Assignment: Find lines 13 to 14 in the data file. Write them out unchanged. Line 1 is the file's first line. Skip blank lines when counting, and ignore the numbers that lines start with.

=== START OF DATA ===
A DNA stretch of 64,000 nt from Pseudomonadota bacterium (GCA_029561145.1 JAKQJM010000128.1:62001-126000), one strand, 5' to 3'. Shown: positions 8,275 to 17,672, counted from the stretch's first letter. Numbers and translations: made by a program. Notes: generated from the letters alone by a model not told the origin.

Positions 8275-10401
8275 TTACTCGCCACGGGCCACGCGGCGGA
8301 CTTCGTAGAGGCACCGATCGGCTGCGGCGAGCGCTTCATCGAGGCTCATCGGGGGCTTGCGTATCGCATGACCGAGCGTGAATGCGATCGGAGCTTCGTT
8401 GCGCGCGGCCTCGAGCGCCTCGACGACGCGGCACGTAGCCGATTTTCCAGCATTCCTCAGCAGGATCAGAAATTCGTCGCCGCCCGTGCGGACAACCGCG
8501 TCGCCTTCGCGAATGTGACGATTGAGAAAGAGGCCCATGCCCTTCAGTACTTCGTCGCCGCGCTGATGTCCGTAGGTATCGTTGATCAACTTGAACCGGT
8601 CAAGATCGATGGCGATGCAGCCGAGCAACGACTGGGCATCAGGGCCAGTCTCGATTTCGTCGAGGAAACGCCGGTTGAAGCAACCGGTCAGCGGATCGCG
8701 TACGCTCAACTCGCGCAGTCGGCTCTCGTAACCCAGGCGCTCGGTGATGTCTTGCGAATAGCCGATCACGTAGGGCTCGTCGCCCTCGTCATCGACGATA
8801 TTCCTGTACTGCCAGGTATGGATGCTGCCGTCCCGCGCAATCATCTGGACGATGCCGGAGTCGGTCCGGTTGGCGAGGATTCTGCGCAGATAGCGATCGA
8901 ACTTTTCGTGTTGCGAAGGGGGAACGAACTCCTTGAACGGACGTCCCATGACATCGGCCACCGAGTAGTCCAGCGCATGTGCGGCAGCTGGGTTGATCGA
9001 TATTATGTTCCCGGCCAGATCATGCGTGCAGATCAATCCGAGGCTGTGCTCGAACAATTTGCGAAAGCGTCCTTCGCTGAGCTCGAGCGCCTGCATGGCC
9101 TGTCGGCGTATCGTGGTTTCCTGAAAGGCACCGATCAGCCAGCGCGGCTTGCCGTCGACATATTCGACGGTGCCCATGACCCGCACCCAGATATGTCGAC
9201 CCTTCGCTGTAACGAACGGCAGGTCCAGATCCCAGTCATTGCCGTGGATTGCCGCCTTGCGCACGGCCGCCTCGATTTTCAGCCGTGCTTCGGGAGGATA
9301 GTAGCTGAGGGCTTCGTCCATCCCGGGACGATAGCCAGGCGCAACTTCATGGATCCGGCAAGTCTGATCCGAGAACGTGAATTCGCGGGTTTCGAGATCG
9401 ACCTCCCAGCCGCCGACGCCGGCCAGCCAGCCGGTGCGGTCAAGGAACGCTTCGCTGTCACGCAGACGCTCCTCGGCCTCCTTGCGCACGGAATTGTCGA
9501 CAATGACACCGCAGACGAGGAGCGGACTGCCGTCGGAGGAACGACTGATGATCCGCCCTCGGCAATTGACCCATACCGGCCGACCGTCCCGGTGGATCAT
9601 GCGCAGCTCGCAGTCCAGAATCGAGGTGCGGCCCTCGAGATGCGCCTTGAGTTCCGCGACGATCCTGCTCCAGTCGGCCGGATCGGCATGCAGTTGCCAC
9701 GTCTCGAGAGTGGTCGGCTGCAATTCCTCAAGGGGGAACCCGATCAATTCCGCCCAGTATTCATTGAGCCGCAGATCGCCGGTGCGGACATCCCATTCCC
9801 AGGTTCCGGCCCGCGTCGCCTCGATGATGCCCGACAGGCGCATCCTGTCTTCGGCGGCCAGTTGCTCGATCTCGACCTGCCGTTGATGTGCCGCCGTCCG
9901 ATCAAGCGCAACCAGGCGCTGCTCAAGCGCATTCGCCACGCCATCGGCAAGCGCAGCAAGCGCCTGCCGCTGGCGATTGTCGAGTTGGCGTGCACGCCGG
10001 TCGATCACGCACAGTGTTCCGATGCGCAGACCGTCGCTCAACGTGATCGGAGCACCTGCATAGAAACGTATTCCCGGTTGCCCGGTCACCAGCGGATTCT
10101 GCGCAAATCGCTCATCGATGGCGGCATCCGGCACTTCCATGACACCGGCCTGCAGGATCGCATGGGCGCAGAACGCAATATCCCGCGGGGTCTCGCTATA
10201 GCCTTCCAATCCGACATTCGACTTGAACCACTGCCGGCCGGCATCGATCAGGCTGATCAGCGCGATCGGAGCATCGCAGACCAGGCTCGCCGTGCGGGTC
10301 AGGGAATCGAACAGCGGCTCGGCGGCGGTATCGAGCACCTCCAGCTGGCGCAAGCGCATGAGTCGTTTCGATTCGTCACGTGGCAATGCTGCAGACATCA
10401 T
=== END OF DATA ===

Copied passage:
9201 CCTTCGCTGTAACGAACGGCAGGTCCAGATCCCAGTCATTGCCGTGGATTGCCGCCTTGCGCACGGCCGCCTCGATTTTCAGCCGTGCTTCGGGAGGATA
9301 GTAGCTGAGGGCTTCGTCCATCCCGGGACGATAGCCAGGCGCAACTTCATGGATCCGGCAAGTCTGATCCGAGAACGTGAATTCGCGGGTTTCGAGATCG